To clarify, Microsoft has many other patent cases where it is the defendant, but given that Microsoft has many software patents which it uses to bully rivals, this hardly makes Microsoft a victim of this system.

One area where the USPTO is trying to improve is the requirement of a written description as mentioned quite recently. Here is a patents-oriented Web site covering the subject:

USPTO Director David Kappos recently commented on the March 22, 2010 Federal Circuit en banc decision Ariad Pharmaceuticals v. Eli Lilly and concluded that the written description requirement remains alive and well and is an essential “backstop” against overclaiming. In the case, the Federal Circuit held that Section 112 of the Patent Act has a written description requirement that is separate and apart from the enablement requirement.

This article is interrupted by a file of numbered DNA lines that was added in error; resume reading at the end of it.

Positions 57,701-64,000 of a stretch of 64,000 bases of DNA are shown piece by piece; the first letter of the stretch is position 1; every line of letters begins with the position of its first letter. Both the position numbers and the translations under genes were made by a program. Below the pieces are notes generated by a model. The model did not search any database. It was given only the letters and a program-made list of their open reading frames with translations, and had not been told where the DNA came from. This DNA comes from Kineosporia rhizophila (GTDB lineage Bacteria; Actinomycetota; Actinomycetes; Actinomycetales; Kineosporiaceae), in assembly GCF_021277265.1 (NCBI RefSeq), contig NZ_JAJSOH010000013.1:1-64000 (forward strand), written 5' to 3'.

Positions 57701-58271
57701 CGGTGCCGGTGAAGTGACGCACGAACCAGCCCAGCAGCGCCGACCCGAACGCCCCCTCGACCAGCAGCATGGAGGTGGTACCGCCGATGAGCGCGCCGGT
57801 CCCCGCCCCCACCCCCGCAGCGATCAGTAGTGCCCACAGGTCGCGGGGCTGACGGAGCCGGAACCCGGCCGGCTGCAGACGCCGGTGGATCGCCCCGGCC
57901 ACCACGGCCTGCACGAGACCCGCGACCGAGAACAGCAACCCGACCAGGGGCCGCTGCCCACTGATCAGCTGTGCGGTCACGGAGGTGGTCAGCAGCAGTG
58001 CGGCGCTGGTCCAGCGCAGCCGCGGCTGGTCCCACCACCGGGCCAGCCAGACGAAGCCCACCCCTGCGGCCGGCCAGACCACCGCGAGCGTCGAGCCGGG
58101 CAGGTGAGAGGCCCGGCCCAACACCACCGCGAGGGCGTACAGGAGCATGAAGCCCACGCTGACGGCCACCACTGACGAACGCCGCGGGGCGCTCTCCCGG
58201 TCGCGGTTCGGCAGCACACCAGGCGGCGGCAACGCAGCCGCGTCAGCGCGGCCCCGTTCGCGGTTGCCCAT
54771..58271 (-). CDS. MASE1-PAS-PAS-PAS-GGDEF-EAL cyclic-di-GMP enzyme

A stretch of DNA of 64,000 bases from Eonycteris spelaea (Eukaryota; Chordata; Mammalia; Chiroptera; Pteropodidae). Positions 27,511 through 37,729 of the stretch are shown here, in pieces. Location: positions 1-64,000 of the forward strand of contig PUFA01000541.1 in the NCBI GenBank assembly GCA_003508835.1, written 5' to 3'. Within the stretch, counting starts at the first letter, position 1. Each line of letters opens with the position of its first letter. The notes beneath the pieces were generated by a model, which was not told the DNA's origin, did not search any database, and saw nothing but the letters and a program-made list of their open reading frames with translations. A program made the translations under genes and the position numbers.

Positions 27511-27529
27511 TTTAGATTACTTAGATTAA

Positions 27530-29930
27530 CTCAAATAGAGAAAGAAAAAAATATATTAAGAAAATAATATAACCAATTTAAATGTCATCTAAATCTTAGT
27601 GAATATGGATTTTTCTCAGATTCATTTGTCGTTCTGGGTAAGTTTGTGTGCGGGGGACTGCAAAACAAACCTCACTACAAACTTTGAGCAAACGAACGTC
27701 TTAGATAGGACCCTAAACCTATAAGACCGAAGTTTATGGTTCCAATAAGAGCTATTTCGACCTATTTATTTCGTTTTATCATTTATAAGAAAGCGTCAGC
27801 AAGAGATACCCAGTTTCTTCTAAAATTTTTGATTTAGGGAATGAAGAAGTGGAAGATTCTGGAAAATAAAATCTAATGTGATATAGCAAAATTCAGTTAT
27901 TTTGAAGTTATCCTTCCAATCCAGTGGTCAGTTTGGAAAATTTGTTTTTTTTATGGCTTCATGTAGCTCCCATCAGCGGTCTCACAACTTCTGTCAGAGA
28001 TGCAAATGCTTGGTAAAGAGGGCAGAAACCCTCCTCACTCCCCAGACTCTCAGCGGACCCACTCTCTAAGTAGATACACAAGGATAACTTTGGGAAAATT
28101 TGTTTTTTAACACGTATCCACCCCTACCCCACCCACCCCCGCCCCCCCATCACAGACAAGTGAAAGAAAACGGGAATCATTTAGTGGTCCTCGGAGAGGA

We will probably hear more about it in coming days.

Europe

Over in Europe, the major news at the moment is the EBoA decision which we covered and interpreted in [1, 2]. Here is what sites that Google classifies as “news” had to say (some are sites for/by patent lawyers, which makes them biased and unlikely to qualify as “objective”):

i. European Patent Office rules on software

The European Patent Office (EPO) has ended speculation about the extent to which software can be patented under the European Patent Convention with a decision handed down yesterday from its Enlarged Board of Appeal.